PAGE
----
FIG. 2 illustrates an example of processing packets through the network stack of a multi core processor according to an embodiment of the present invention;

FIG. 3 is a flow chart illustrating a kernel process of selecting a processor core and handing over packet processing to the selected core;

FIG. 4 illustrates a conventional multi core processor network stack architecture test model used in comparative test Example 1;

FIG. 5 illustrates a multi core processor network stack architecture in accordance with an embodiment of the present invention used in comparative test Example 1; and

FIG. 6 is a graph illustrating the results of comparative test Example 1.

DETAILED DESCRIPTION

According to an embodiment there is provided a method of processing a data packet received from a network in a multi core processor platform comprising the steps of:

receiving an interrupt in a designated central processor unit (CPU) core from a network interface for processing a data packet received from the network;

associating the data packet with an application connection established in a central processor unit (CPU) core selected based on processor load; and

creating an interrupt thread on the CPU core associated with the application connection for processing the received data packet.

According to an embodiment there is provided a method of processing a data packet being sent to a network by an application executing in one central processor unit (CPU) core of a multi core processor platform, the method comprising the steps of:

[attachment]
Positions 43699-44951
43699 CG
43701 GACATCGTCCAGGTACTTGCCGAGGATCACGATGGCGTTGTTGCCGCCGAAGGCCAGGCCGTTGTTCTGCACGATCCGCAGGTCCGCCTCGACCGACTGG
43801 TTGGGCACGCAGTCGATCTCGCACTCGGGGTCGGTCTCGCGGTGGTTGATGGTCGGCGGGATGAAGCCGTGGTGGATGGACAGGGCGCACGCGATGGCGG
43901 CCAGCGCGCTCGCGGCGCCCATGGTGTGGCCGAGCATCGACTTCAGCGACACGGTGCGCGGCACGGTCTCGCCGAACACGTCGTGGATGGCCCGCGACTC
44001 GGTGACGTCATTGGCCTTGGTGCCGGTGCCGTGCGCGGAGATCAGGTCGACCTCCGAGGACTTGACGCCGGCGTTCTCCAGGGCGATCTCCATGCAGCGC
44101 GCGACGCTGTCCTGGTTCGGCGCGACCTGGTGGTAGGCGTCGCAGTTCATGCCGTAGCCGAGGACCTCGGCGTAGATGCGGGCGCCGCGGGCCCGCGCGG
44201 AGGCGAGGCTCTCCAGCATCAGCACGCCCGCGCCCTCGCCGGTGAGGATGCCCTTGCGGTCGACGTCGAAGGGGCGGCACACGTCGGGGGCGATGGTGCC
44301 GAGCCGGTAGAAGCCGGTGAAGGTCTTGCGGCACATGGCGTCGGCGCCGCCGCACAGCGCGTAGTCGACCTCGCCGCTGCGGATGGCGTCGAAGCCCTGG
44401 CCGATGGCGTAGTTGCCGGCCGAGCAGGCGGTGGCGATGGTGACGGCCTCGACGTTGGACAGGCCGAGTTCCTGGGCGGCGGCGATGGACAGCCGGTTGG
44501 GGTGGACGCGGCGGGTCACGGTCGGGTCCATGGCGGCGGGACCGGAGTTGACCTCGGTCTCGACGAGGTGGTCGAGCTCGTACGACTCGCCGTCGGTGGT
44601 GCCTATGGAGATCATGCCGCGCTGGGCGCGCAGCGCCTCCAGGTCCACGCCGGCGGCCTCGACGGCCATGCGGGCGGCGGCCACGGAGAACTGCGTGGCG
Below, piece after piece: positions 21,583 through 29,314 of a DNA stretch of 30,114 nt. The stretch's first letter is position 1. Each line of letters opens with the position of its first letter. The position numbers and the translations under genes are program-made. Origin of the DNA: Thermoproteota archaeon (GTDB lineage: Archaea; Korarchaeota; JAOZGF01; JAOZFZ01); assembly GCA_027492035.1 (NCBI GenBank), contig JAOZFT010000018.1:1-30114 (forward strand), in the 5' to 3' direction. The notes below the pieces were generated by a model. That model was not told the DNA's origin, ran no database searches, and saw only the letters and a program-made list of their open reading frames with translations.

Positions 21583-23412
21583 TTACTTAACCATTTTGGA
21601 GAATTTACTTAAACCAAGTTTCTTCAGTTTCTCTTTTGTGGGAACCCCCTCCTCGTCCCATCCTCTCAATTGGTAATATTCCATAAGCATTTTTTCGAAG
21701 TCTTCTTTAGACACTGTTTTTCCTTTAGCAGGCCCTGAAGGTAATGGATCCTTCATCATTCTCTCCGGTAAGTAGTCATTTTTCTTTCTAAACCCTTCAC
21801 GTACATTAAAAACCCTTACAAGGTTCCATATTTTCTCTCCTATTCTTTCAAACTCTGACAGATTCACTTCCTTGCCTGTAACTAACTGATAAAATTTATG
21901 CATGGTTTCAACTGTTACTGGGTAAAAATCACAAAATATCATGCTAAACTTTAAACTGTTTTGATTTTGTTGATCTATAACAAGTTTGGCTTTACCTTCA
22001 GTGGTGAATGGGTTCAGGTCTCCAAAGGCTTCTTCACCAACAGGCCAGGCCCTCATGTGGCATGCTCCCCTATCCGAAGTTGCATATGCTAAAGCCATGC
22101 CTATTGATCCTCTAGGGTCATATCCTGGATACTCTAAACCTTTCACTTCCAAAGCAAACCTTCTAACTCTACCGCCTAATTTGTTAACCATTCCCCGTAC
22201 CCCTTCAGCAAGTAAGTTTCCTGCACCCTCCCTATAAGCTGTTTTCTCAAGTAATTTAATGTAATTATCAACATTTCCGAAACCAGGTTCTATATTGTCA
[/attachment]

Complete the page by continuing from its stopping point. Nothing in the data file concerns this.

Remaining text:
determining whether to perform outgoing processing of the data packet using the CPU core executing the application or using an alternative central processor unit (CPU) core;

and where it is determined to use an alternative CPU core:

selecting an alternative CPU core for outgoing packet processing based on processor load;

establishing a application connection in the selected alternative CPU core;

associating the data packet with the application connection; and

creating an interrupt thread on selected alternative CPU core for processing the data packet to the network interface for transmission over the network.

According to an embodiment there is provided a network server system comprising at least one central processor unit (CPU) having a plurality of cores and a network interface for connecting to a network, and adapted to create an interrupt in a designated CPU core for processing each data packet received from the network. Each data packet received from the network is associated with an application connection established in a selected CPU core selected based on processor load. An interrupt thread is created on the CPU core associated with the application connection for processing the data packet.